framework for the next twenty years and beyond.
The discussion paper will be available on the Department of Finance website.
Better risk management and delivery
Vital to the approaches Iâve outlined today is appropriate risk management practices
because new approaches will inevitably present new risks.
This is unavoidable - but it is manageable.
For governments, and for the public sector, ârisk-freeâ is a term that sounds appealing,
but is ultimately impossible to achieve.
The transactions of government, the interface with other sectors, the interaction with
citizens, presents far too many moving parts for it to all be free of risk.
Furthermore, attempting to eliminate risk can actually have the perverse impact of
stifling the very innovation that will improve service delivery and the intended outcomes
for all Australians.
That is why a renewed focus on risk, balanced with the need to innovate, is an
important area of decision making - and one which the Government looks to the public
sector to advise us on.
Getting this balance right is important and can mean the difference for how successfully
a policy is implemented and delivered.
We have already made some progress in this area through the introduction of a number
of tools to assist agencies.
The Risk Potential Assessment Tool, which aids in determining and communicating the
risk of a proposal to Cabinet, not only informs the decision making process but also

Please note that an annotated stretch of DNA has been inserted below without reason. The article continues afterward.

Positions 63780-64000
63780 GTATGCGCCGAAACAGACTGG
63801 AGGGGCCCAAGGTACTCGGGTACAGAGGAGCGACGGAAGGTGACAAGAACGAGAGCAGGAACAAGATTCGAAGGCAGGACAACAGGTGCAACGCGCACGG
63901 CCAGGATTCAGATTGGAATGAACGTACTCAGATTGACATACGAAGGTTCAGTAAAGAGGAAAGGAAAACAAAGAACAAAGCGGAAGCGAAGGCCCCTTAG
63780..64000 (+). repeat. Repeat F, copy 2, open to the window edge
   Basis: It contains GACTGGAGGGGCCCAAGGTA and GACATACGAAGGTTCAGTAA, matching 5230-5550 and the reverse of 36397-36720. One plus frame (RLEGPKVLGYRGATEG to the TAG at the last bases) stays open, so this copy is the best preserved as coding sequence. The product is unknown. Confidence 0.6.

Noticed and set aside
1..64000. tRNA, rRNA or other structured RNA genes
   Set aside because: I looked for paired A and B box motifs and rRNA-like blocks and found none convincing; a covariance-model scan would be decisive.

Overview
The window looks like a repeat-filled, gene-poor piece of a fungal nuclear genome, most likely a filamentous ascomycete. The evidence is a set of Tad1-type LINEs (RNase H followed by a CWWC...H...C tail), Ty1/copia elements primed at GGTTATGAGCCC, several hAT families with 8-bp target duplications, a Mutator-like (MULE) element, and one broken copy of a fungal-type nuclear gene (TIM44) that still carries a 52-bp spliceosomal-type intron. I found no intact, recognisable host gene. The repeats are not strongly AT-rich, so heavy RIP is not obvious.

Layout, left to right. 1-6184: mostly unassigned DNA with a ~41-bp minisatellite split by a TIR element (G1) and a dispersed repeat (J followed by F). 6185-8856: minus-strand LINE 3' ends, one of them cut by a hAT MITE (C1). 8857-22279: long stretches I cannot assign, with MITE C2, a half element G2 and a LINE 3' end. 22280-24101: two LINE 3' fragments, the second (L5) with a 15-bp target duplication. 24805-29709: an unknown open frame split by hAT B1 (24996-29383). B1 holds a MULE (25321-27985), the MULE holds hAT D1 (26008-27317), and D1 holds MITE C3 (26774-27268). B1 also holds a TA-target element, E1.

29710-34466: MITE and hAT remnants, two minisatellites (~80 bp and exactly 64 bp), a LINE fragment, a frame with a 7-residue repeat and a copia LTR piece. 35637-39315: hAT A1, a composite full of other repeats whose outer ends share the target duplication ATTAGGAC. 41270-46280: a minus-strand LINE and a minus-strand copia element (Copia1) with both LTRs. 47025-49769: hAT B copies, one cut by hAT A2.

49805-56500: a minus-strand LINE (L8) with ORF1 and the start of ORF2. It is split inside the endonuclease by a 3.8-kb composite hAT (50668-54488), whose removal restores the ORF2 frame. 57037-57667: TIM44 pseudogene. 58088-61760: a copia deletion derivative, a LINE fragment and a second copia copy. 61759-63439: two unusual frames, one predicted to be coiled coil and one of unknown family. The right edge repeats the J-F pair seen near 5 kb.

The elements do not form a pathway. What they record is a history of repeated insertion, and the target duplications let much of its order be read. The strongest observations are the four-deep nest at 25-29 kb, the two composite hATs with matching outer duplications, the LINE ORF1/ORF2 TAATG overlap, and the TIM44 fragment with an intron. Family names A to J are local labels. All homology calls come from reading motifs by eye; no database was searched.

indicates whether additional assurance processes should be applied.
The Government has extended the application of the Gateway assurance methodology
to apply to programs, given the complexity and implementation challenges that can
accompany program delivery, particularly cross-portfolio programs.
Last year, we also announced reforms to strengthen the role of internal audit within
agencies, to ensure that internal policy discussions aware of and able to manage risks.
However, these important measures cannot displace the need to continually build the
capability of managers across the public sector to better manage risks in program
design and implementation.
This Government has made significant progress on delivering better government and I
believe there is still more that can be done.
Better government is about continued improvement.
The way government works has changed.
The expectations of governments have changed, the complexity has increased, and the
As we all know, a significant amount of work goes into bringing a policy concept to
And as part of this, we need to look for ways to deliver these policies effectively and
We are now using non-government entities and the not-for-profit sector in service
We are increasingly moving service delivery online.
We are working smarter and delivering more.
Now, there are those who will simplistically quip that waste is everywhere in the public
And this perception certainly isnât helped when rare instances of bad behaviour and
mismanagement of taxpayersâ money occur and are aired in the public domain.
But as I said earlier, we all have an obligation to see that taxpayersâ money is spent
efficiently and, while there is always more to be done, I think it is fair to say that this
Government is undertaking serious work on this front.
âBetter governmentâ is more than just an efficiency dividend, itâs more than a catch-phrase.
Itâs not just about saving money. Itâs about saving time.
Itâs about cutting unnecessary processes.
Itâs about delivering better, and deepening our engagement.
Itâs an overarching approach to delivering good public policy that we - both politicians
and public servants - should follow and aim for.